As a student in Kripalu’s Certificate in Positive Psychology program, I learned about something called self-perception theory. Developed by social psychologist Daryl Bem, the theory states that we form beliefs about ourselves by watching our behaviors, just as we form beliefs about others by watching theirs. We may therefore think of ourselves as confident after [...]
by Dani Shapiro As I write this, I’m somewhere between L.A. and New York, sitting next to my sleeping husband. It’s the first time ever that we’ve taken a flight together, without our son. We’ve each taken countless flights solo, and we’ve flown together as a family (the crazy thinking being that if we go down, [...]
When my husband and I moved into this apartment, our backyard was a strip of dirt that lay between our stairs and the garage. Construction debris was scattered throughout, and a rusty stove sat at one end. Once the junk was cleared away, I saw that this dirt was also home to a beleaguered rose [...]
Toni Bergins, MEd, founder and director of JourneyDance™, has helped thousands of people find a new sense of self-esteem, inner wisdom, emotional health, spiritual practice, and well-being. She leads an international team of hundreds of JourneyDance Teachers, spreading joy and passion for life. www.journeydance.com Q Describe what you do in 15 words or less. A [...]
In this edition of Ask the Expert, Coby Kozlowski, a life coach, expressive-arts therapist, and faculty member at Kripalu, answers questions about trusting your instincts, making big decisions, and finding the right life coach for you. I’m feeling stuck in my job. Any tips on how to figure out if this is a good time [...]
It’s not the thoughts that are the problem. It’s what we do with them.
A recent New York Times op-ed took issue with positive thinking. “What if we’re trying too hard to think positive?” asks Oliver Burkeman. According to research, he writes, visualizing a successful outcome, under certain conditions, can make people less likely to achieve it. “Or take affirmations,” he writes, “those cheery slogans intended to lift the user’s mood by repeating them: I am a lovable person! My life is filled with joy! Psychologists at the University of Waterloo concluded that such statements make people with low self-esteem feel worse—not least because telling yourself you’re lovable is liable to provoke the grouchy internal counterargument that, really, you’re not.”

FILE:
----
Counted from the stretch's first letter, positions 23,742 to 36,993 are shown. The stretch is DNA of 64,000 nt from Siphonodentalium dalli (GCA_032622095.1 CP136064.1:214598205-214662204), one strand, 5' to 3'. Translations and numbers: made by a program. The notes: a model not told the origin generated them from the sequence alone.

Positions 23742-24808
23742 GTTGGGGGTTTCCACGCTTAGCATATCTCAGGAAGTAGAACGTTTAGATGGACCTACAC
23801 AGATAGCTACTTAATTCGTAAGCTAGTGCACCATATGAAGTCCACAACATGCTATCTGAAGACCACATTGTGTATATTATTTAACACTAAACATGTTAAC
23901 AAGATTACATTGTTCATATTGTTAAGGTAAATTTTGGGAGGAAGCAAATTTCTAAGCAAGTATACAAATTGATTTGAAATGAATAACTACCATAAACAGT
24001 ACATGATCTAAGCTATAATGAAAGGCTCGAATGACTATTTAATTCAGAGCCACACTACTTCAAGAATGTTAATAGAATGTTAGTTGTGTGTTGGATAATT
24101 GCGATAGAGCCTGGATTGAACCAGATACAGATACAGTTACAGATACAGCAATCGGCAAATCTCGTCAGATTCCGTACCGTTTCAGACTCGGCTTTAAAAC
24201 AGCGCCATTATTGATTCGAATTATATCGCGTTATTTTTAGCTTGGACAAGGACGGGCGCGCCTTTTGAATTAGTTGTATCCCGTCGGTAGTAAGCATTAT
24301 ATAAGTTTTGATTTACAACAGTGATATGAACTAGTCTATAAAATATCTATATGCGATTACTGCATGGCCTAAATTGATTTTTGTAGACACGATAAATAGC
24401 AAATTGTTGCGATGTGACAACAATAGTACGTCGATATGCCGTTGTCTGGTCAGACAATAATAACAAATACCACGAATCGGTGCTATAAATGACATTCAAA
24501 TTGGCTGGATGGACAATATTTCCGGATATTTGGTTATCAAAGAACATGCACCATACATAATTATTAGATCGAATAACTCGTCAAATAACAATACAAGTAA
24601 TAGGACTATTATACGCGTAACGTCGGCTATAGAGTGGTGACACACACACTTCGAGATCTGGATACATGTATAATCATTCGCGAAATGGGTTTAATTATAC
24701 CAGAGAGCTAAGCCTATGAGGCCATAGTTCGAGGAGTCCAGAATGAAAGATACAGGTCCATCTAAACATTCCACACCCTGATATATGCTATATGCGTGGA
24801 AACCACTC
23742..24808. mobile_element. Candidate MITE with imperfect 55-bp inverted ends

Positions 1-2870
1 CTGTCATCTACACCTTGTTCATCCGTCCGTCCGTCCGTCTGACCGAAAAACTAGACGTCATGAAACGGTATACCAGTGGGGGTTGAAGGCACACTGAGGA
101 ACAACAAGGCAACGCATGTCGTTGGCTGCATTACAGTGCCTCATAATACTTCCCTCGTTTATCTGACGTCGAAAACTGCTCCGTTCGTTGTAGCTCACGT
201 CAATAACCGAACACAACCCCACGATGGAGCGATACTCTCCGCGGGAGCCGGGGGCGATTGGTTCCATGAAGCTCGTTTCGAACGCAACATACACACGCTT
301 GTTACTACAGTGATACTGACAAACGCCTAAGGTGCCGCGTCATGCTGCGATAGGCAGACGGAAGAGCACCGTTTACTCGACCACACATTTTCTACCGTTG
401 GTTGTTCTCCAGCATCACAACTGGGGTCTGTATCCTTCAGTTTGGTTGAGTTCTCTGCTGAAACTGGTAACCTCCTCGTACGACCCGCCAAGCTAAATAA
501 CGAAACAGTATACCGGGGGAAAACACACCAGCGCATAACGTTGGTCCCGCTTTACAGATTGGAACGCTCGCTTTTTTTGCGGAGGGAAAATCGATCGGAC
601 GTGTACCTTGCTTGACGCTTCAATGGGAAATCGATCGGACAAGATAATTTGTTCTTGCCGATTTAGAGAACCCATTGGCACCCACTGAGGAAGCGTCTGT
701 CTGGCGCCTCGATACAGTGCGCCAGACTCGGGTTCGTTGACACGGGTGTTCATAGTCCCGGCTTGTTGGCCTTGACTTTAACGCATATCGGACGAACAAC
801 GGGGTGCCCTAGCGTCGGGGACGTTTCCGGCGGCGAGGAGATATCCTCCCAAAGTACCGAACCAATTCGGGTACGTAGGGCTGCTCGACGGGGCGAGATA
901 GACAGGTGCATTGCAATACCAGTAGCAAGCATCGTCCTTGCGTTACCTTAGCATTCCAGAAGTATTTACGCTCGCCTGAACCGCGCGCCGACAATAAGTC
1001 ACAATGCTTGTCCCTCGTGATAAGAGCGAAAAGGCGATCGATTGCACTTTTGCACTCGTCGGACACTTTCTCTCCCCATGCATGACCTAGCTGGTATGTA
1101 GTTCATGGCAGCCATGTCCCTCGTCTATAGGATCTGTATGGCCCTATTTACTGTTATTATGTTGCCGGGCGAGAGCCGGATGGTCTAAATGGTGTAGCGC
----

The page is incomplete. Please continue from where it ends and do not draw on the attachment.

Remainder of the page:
But is this really true? According to the principles of Positive Psychology, focusing on growing happiness, love, success, and strengths through positive thinking is far more effective than trying to overcome anxiety, neuroses, and weakness alone. At the same time, overcoming anxiety and finding happiness needn’t mean denying less desirable emotions, such as fear, anxiety, or sadness. “Negative emotions are fact of life,” says Susan B. Lord, MD, who leads many Kripalu Healthy Living programs. “Instead of thinking about how we can live without them, we should be thinking about how to deal with them.” That is, it’s not negative thinking that‘s the problem—it’s how we choose to react to it. “Sadness is part of life, grief is a part of life, but depression means your sadness has gotten stuck,” she says. “The idea is to be mindful of the kinds of thoughts we have. Some are positive and some are negative. Our lives involve both.”